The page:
March Forth! National Grammar Day

Get it? March forth = March 4th.

Nice. I always appreciate an elegant play on the English language.

I discovered National Grammar Day while perusing my Twitter feed the morning of March 4. A quick Google search brought me to a great website with all kinds of tips and resources for folks who are gaga for grammar.

Also included:

  • The Grammar Song
  • The Songwriting Hall of Shame
  • Ten Grammar Myths Exposed

There’s even a cocktail recipe fit for a grammar guru: The Grammartini.

This recipe comes from Martha Brockenbrough, the founder of National Grammar Day. You can follow her on Twitter: @mbrockenbrough. Cheers, Martha!

Those who know me, know my number one grammar pet peeve is overuse of the the passive voice. Most of the time, it’s not necessary and takes the oomph out of writing that might otherwise be crisp and compelling.

What are your pet peeves in grammar?

More to read:

Grammar police


Don’t Speak! (These words and phrases in 2012, please)

I am invariably amused by annual “banned words” list from Lake Superior State University.  The official name of the lineup is “List of Words Banished from the Queen’s English for Misuse, Overuse and General Uselessness.”

Sunday, NPR listeners learned about the genesis of the list: faculty members dreamed it up at a New Year’s Eve party back in the 1970s.

Some of the banned words and phrases that I, too, find especially irksome are: man cave, baby bump, and blowback. The previous year’s list included fail, viral and a-ha moment. Agreed.

But what’s wrong with amazing? True, it may be overused, but I really like it. And, I think I am a responsible user of the word; i.e. I only deploy it when something or someone is truly amazing.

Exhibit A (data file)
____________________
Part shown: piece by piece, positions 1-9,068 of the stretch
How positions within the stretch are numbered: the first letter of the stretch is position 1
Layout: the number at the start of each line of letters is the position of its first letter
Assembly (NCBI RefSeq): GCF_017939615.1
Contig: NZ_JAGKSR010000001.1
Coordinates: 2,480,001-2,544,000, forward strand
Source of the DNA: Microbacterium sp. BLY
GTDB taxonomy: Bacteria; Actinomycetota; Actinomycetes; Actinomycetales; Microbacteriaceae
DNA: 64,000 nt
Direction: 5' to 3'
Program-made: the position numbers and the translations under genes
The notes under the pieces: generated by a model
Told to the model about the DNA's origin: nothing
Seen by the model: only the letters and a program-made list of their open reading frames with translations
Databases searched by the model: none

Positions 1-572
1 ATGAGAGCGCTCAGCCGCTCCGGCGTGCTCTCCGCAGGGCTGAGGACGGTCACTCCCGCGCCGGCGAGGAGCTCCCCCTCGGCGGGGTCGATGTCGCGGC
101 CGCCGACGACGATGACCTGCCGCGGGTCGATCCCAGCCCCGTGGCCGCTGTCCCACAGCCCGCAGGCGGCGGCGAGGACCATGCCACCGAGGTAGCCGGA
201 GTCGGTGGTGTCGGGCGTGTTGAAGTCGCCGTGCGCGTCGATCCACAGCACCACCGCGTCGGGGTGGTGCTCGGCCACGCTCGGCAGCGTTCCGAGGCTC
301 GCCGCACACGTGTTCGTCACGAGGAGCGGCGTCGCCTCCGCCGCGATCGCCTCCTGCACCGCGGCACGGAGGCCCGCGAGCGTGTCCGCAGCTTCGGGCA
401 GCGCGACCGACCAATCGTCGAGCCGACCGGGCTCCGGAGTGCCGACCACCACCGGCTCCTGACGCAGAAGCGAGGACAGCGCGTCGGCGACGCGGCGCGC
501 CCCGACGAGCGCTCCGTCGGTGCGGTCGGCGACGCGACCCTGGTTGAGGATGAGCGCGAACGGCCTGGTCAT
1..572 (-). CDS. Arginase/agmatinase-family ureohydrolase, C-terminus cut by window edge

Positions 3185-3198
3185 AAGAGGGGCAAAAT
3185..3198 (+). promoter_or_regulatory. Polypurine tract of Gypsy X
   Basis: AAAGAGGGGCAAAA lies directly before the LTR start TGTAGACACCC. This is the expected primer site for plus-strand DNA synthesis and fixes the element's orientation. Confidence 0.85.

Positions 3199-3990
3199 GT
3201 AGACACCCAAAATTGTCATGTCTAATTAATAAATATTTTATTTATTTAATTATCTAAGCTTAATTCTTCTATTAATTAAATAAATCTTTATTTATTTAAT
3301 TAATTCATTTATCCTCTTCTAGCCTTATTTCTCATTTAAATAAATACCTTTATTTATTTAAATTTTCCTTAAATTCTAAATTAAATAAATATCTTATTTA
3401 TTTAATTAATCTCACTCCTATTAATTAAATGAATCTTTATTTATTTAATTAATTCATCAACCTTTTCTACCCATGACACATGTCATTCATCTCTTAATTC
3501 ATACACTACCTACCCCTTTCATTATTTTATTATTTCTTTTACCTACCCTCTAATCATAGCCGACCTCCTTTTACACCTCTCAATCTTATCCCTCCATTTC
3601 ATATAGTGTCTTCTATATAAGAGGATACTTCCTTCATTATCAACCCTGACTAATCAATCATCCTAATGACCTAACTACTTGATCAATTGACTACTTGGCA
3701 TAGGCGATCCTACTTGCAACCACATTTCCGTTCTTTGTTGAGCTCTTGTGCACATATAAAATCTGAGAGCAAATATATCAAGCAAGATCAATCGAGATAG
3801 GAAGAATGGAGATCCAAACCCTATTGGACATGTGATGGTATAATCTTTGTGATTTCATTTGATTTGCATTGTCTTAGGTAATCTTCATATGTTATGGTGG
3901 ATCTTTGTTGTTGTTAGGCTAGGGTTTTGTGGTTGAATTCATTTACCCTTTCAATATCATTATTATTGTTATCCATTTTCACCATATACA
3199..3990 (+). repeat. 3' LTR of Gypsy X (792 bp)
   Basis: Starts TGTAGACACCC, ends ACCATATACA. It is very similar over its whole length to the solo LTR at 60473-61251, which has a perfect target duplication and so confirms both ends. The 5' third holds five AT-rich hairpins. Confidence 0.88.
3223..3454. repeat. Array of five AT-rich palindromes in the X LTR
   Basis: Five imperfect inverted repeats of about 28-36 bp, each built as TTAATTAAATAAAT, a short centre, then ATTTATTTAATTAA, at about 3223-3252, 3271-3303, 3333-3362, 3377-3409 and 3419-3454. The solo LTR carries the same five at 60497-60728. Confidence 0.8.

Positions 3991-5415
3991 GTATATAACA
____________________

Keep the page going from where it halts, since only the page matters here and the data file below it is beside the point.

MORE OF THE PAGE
My own pet peeve of 2011? The use of verbs as nouns. I think this grammatical switcheroo began with the first person who used impact, a noun, as a verb; as in, “The economic crisis in the Eurozone impacts the entire world.” Now the shoe is on the other foot and I don’t like it.

I especially dislike the use of ask and spend as nouns.

  • Example: The ask here is that you send in your pet grammar peeves by midnight.
  • Example: Please be sure to list each item in your spend for this project.

I am not one of those people who believes the English language should be static, frozen in time according to the decisions of an unseen group of master grammarians and vocabularians (I may have just made up a word). The way we speak in real life should be reflected in our dictionaries.

But, as the “List of Words Banished from the Queen’s English for Misuse, Overuse and General Uselessness” shows us, we can register our disapproval, too.

Here’s hoping baby bump (yuck) never joins bootylicious (love it) in our lexicons.

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